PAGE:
• A second new initiative at CBG that I am equally proud to announce is the emergence under Associate Professor Jane Fountain of a National Center for Digital Government Research and Practice. Funded by the National Science Foundation, the National Center will focus the intellectual energies of faculty and practitioners -- from CBG, KSG and beyond -- on issues at the intersection of governance, institutions and information technology. Building upon the strengths and ongoing work by faculty members such as Jean Camp, Viktor Mayer-Schoenberger, Lew Branscomb, David Lazer, Elaine Kamarck, Cary Coglianese, Steve Kelman, David Hart, Nolan Bowie, Pippa Norris and Jerry Mechling, Jane will galvanize an ambitious applied research agenda to advance understanding and improve the practice of digital government and digital governance. Just this weekend, Jane and her colleagues completed an unusual convening of leading practitioners, decision-makers and academics from across the nation to help bridge the gaps between theory and practice and fine-tune the national research agenda. Attendees included academic experts on network theory, organizational development, and comparative political science, as well as state directors of IT, industry pioneers, and the federal government's chief architect of e-government strategy. A major debt of thanks to Jane and her energetic team for taking the initiative here at CBG that has the promise of really "moving the needle" and setting some ambitious new targets for unlocking the potential of digital technology in promoting efficiency, integration, and accountability in the delivery of essential government services.

Let me wrap-up this update with quick mention of a few other highlights of current activities and developments here at CBG:

  • Prof. Tony Saich, faculty chair of CBG's Asia Programs, Prof. Dutch Leonard, Marty Linsky, Howard Husock and I were in Beijing two weeks ago to formally launch our new Executive Public Management Training Program, which will train 300 provincial leaders from across China both at Tsinghua University and here at CBG over the next five years. Larry Summers kicked-off the first plenary meeting with a thoughtful keynote address, observing that over the past 23 years China has undertaken profound and sweeping changes and that the greatest of all the many challenges facing China going forward is "the quality and character of China's public leaders." The 51 members of the first class represent among the best of China's future top provincial leaders. The program's launch coincided with the first meeting in Beijing of the Harvard Clubs of Asia, and Tony and I had the pleasure of meeting and convening with some 400 Harvard alums from 34 different clubs throughout the region. Our colleagues Dick Cooper, Ezra Vogel, Dwight Perkins, Bill Hsiao and Bill Kirby joined Larry Summers in speaking to the group on a wide variety of topics.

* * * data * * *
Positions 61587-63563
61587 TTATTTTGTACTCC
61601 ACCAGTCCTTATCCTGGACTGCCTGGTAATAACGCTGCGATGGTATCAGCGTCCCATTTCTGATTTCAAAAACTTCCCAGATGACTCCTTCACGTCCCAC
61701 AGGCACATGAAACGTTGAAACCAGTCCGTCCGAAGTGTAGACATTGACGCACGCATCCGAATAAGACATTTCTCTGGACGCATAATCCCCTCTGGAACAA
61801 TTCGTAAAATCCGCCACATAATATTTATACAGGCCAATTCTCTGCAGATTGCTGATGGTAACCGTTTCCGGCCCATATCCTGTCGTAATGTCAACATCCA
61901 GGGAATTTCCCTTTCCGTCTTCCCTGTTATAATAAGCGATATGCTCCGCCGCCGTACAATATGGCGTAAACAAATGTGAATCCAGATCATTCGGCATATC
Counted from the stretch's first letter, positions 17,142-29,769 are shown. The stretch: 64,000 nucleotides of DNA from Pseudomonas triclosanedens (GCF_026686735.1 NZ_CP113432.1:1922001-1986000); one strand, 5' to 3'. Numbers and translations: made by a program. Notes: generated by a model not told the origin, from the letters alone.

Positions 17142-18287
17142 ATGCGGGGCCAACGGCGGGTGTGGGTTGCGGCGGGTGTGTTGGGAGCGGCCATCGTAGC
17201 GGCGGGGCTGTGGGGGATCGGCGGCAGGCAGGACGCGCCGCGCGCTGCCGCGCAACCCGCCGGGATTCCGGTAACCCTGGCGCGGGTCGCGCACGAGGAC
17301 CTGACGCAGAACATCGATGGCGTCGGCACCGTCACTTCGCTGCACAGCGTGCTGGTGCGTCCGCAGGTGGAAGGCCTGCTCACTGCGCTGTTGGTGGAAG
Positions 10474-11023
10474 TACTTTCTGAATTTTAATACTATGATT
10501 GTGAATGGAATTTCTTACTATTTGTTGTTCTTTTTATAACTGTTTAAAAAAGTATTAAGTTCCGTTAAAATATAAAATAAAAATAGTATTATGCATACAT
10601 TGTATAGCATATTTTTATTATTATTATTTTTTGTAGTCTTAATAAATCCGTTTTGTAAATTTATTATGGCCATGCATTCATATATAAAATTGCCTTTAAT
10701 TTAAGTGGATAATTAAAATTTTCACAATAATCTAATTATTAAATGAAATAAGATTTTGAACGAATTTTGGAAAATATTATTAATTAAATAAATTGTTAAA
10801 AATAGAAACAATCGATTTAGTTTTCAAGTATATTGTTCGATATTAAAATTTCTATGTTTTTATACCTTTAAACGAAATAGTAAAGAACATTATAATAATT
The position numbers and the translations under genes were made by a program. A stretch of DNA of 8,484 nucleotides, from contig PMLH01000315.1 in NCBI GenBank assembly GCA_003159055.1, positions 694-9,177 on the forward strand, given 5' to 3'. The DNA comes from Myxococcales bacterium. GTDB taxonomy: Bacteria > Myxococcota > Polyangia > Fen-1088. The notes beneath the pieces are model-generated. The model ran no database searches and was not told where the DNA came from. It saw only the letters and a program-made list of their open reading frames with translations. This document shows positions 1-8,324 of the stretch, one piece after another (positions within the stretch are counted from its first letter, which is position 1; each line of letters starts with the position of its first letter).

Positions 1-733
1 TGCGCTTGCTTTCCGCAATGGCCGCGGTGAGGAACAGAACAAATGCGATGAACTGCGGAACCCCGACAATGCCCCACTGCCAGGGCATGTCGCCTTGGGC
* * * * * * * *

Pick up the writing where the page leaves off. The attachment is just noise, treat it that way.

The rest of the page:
• While in China, we learned that Prof. Anne-Marie Slaughter, who teaches at both HLS and KSG, will be leaving us to become Dean of the Woodrow Wilson School of Public and International Affairs at Princeton. And immediately upon returning, news arrived that Larry has tapped Prof. Bill Kirby to become the new Dean of FAS. We are thrilled with these two promotions and wish to express both our gratitude for all that Bill and Anne-Marie have contributed to CBG and KSG, and our very best wishes for great success in their challenging new assignments.
  • The new Weil Program in Collaborative Governance is beginning to lay out an intellectual agenda for research and engagement, under the leadership of Prof. John Ruggie, that will culminate in a mid-September symposium launch. Over the summer, Jack Donahue will look at the definitional parameters of collaborative governance. Mark Moore has agreed to investigate the theoretical aspects of the complex interrelationships of collaborative governance in practice. Pepper Culpepper is looking at European comparative aspects and how the concept applies to different spheres such as labor and education. Archon Fung will examine some existing examples in the US, such as environmental agreements and community policing. Elaine Kamarck is proposing to research the trend in legislation over the past thirty or so years in the US to determine actual instances of government encouragement or implementation of collaborative governance. Robert Lawrence will produce a case study that examines world trade and the dynamics of collaborative governance in international negotiations. Sanjeev Khagram is working on an article on how collaborative governance had an impact on the World Commission on Dams of which he was a part.

So the pace goes on. But not without the talents, energy and phenomenal commitment of CBG's wonderfully talented, can-do staff, including Laura Medeiros, a sixteen year veteran of the School, who was one of seven recipients of the 2002 Dean's Award for Excellence.

Without recapping all the highlights of an unusually productive academic year at CBG, I'll sum up by simply saying that, all-in-all, 2002 was a year of initiative and accomplishment. Each of our 100 faculty, fellows and staff has demonstrated creativity and competence, and we're all working ever more energetically -- and effectively -- to produce results that try to make this world of ours a better place.

That's all for now, except to wish you a great summer and to thank you again for your support and interest in the Center for Business and Government.

All the best,


Ira A. Jackson, Director

Center for Business and Government